But again, we can measure costs and judge outcomes, which is what we need to do. We may even need to make hard public policy choices like, “Where do we spend our limited cancer treatment resources? On an 88-year-old man who also has a bad heart? Or on a 42-year-old mother of three school-age children?”
Especially with medical care, we’ve used the free market as a fig leaf to give us cover from these tough decisions because they would make us feel uncomfortable. But the free market is rationing our limited chemotherapy and surgical and dialysis resources just as harshly—and the result is often that the old guy with money/insurance gets the treatment rather than the working mother who can’t pay her insurance premiums if she wants to feed her kids. It’s just so much easier to shrug and blame the Invisible Hand of the Free Market. If we let identifiable people make these decisions, well that’s a Death Panel, as we know from that eminent economist, Sarah Palin.
Of course, everything in America since Ronald Reagan has been tainted by the fallout of the so-called Culture Wars. Everything anyone from the Other Side proposes is immediately and inherently suspect. One need look no further than the endless hand-wringing over whether Obamacare-qualified insurance policies had to provide contraceptive coverage. Although I heard no concomitant furor over such policies paying for Viagra but not IUDs. Huh.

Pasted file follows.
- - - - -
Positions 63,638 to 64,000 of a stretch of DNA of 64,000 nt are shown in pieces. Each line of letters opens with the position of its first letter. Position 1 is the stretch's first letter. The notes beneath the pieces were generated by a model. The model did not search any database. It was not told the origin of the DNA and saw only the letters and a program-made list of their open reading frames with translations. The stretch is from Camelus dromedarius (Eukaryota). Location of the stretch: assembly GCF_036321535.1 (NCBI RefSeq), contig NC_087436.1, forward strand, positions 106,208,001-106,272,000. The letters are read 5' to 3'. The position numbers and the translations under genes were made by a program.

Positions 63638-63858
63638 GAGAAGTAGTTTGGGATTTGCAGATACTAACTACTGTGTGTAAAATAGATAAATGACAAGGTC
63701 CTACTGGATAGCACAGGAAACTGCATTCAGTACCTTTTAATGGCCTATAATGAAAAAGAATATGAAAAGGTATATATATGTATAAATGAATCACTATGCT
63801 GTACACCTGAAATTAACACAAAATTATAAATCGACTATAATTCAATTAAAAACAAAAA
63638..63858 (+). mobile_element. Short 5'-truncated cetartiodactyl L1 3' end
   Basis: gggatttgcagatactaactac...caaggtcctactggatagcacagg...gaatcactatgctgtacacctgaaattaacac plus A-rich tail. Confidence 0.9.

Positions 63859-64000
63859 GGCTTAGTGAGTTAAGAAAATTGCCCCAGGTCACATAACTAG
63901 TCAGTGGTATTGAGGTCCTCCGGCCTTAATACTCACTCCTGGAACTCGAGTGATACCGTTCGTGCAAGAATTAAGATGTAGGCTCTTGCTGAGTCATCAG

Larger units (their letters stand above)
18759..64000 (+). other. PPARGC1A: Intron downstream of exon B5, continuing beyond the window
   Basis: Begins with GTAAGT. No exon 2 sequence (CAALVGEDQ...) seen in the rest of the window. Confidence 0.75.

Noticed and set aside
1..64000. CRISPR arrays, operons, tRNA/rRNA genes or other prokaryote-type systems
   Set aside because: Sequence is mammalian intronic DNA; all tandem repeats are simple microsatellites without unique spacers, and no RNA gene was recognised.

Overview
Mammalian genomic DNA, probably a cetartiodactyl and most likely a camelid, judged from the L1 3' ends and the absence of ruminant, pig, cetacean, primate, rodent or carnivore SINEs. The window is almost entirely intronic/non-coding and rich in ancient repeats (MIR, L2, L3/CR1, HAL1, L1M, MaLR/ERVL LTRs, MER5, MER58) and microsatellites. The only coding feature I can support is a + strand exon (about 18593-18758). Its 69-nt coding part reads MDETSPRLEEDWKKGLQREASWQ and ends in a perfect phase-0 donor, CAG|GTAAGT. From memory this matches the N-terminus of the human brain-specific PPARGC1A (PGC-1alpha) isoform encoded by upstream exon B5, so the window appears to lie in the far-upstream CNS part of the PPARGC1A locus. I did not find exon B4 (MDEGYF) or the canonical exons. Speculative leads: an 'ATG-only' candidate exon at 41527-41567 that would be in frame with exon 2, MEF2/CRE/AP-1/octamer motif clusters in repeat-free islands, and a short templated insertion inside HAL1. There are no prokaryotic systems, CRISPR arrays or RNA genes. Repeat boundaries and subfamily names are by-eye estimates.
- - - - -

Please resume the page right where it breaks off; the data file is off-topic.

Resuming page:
Finally, there’s the age-old problem of particularized benefit versus diffuse cost. If we give agricultural subsidies to llama farmers, that subsidy is really, really important to the llama farmers. The cost, however, is basically invisible to the rest of us. So the llama farmers, in our wide-open pay-to-play system of government, are highly incentivized to toss Big Bags of Money at Congresspersons and their Political Action Committees to ensure llama subsidies are sacrosanct. Now multiply this times hundreds of government programs benefiting thousands of specific stakeholders. Truly a mess.
And so while we verbally snipe and hurl social media Molotovs at each other, ten more people are shot dead in a Texas high school with a weapon that not too long ago was unlawful to purchase in the United States. This even though 92% of Americans support universal background checks, 83% support mandatory waiting periods after purchase of a gun, and almost 70% support an assault weapon ban.
There are lots of gun compromises possible, even more than there are for Social Security or Medicare. For the last couple of decades, there haven’t been enough people in Washington with the will to make those compromises.
It’s hard to fathom that after all the years I have contributed to social security that there won’t be enough, but we know that it hasn’t been saved and invested as they said it would. I don’t have an answer but am happy to listen to suggestions.